New regulations aimed at increasing clarity in pension budgets seems to have driven state and local governments to the gambling tables. The rules, adopted by the Governmental Accounting Standards Board (GASB), require pension funds running toward bust to report their funding levels with less unrealistic optimism about expected returns. However, because the GASB simultaneously allows governments to report more optimistically if they have issued large amounts of pension obligation bonds, ailing funds are able to mask their problems with an influx of borrowed money. From ProPublica and WashPo:
[…A] side effect [of the GASB rules] is to allow governments with extremely underfunded pensions to slash reported shortfalls by $2 or more for each $1 borrowed. […]
It’s like getting a new credit card, borrowing on it to pay off part of an existing loan, then having the total amount owed magically shrink by more than what is borrowed. Sounds impossible — but it’s true. […]
Plenty of takers are bellying up to the borrowing bar. Governments sold $670 million worth of pension bonds through the first half of this year, more than double the $300 million raised for all of last year, according to deal-trackers at Thomson Reuters.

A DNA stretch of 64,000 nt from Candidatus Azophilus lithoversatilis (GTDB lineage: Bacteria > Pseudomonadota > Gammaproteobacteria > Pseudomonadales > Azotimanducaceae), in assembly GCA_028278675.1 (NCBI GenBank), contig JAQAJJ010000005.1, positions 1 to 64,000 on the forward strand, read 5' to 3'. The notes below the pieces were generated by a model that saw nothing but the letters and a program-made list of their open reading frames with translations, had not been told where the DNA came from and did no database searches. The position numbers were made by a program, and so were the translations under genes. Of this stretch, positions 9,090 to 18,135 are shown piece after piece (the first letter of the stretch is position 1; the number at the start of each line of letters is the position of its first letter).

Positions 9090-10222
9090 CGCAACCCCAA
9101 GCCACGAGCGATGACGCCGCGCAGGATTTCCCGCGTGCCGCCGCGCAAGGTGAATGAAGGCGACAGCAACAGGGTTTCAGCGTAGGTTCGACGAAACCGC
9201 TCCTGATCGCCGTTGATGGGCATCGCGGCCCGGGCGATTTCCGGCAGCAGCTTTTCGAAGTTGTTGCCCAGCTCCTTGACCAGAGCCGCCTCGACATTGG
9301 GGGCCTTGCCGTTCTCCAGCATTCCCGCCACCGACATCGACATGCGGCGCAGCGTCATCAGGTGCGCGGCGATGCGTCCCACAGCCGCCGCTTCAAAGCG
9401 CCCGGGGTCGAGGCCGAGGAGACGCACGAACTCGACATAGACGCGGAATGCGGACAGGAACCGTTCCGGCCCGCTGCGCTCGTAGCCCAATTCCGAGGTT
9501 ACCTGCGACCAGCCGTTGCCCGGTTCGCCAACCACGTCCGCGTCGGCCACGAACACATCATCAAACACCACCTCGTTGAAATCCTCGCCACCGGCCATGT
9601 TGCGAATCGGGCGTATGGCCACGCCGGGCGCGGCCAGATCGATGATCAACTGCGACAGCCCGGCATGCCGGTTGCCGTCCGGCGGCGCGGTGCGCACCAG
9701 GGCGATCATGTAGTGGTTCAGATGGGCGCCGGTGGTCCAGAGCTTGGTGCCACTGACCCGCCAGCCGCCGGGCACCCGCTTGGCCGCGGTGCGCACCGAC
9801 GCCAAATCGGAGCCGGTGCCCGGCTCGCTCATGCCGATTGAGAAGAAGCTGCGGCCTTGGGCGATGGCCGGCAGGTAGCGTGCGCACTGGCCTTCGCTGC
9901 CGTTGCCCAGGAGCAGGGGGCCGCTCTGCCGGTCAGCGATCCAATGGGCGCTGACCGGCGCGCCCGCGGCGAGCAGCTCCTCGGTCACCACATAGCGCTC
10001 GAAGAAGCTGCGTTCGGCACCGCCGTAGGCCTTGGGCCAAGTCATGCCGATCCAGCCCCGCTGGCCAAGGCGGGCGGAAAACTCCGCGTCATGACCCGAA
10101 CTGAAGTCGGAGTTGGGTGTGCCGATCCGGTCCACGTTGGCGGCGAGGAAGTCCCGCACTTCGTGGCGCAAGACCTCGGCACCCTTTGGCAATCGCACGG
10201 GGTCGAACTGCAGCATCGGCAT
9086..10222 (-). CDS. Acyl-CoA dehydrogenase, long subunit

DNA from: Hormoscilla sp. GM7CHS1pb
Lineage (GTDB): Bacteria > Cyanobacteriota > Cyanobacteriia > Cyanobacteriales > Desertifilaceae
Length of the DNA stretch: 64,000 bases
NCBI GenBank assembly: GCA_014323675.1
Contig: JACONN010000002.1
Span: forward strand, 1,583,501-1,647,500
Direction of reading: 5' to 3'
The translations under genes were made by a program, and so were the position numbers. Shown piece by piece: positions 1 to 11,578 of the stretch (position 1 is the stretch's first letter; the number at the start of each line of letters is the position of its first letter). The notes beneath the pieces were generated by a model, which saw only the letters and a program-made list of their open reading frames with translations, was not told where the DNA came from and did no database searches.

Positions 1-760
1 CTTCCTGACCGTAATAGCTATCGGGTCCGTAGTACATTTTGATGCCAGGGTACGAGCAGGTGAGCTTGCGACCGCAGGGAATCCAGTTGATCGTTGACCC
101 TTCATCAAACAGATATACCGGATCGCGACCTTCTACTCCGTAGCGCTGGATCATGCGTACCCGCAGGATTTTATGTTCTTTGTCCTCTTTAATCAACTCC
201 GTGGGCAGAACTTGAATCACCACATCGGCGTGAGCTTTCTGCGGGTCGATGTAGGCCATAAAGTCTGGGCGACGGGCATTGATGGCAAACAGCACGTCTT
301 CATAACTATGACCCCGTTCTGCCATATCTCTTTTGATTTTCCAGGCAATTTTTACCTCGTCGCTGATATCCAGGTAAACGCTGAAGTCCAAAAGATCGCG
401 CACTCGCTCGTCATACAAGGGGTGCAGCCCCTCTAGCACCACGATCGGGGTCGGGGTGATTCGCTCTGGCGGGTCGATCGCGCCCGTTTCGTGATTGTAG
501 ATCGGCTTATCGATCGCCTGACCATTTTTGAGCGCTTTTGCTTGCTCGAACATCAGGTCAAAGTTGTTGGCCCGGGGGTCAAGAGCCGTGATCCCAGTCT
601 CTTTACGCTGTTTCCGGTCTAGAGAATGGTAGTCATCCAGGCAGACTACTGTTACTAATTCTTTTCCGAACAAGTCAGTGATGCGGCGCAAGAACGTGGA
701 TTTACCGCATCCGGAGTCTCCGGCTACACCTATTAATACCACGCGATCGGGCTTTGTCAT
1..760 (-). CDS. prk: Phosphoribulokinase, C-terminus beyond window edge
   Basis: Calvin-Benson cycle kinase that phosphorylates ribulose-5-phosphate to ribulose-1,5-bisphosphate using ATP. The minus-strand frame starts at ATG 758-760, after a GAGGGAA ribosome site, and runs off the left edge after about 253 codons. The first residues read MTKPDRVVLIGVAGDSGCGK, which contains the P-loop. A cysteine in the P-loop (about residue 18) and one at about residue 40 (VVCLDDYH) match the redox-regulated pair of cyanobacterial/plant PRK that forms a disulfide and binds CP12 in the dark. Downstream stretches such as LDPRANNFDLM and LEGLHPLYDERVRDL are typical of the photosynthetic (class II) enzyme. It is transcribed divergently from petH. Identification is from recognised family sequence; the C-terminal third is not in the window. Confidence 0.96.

Yet this particular scheme of issuing bonds tends not to work out very well:
A review by ProPublica and The Post of the 20 largest pension bonds issued since 1996 found that in three-fourths of the deals, governments did not make their full required contribution in the years after the bonds were sold. Those bonds account for nearly two-thirds of the pension debt issued since 1996, according to Thomson Reuters. In more than half the deals, some proceeds even went on to make annual pension contributions — borrowing from the future to pay today’s expenses.
Because of the underfunding, most of the pension funds now are worse off than before the bonds were issued.
In all five recent or proposed bond sales examined — by Kentucky, Kansas, Pennsylvania, Colorado and the town of Hamden, Conn. — the issuers and potential issuers said they were planning to make less than full payments for many years.
“These bonds are pernicious,” said Alicia Munnell, director of the Center for Retirement Research at Boston College. “They discourage pension funding. They shift costs forward to future generations.”
The deck-stacking, debt-shuffling, pocket-lining malfeasance that plagues our public pension system isn’t going away. Pension funds shouldn’t sit uninvested, but the present system bets too much and expects too much from our bets. In the Simon and Garfunkel hit, The Boxer, the singer laments that promises are nothing but “a pocketful of mumbles.” In regards to our national pension promises, this truth is becoming evident. The whole report is informative and sobering—read it here.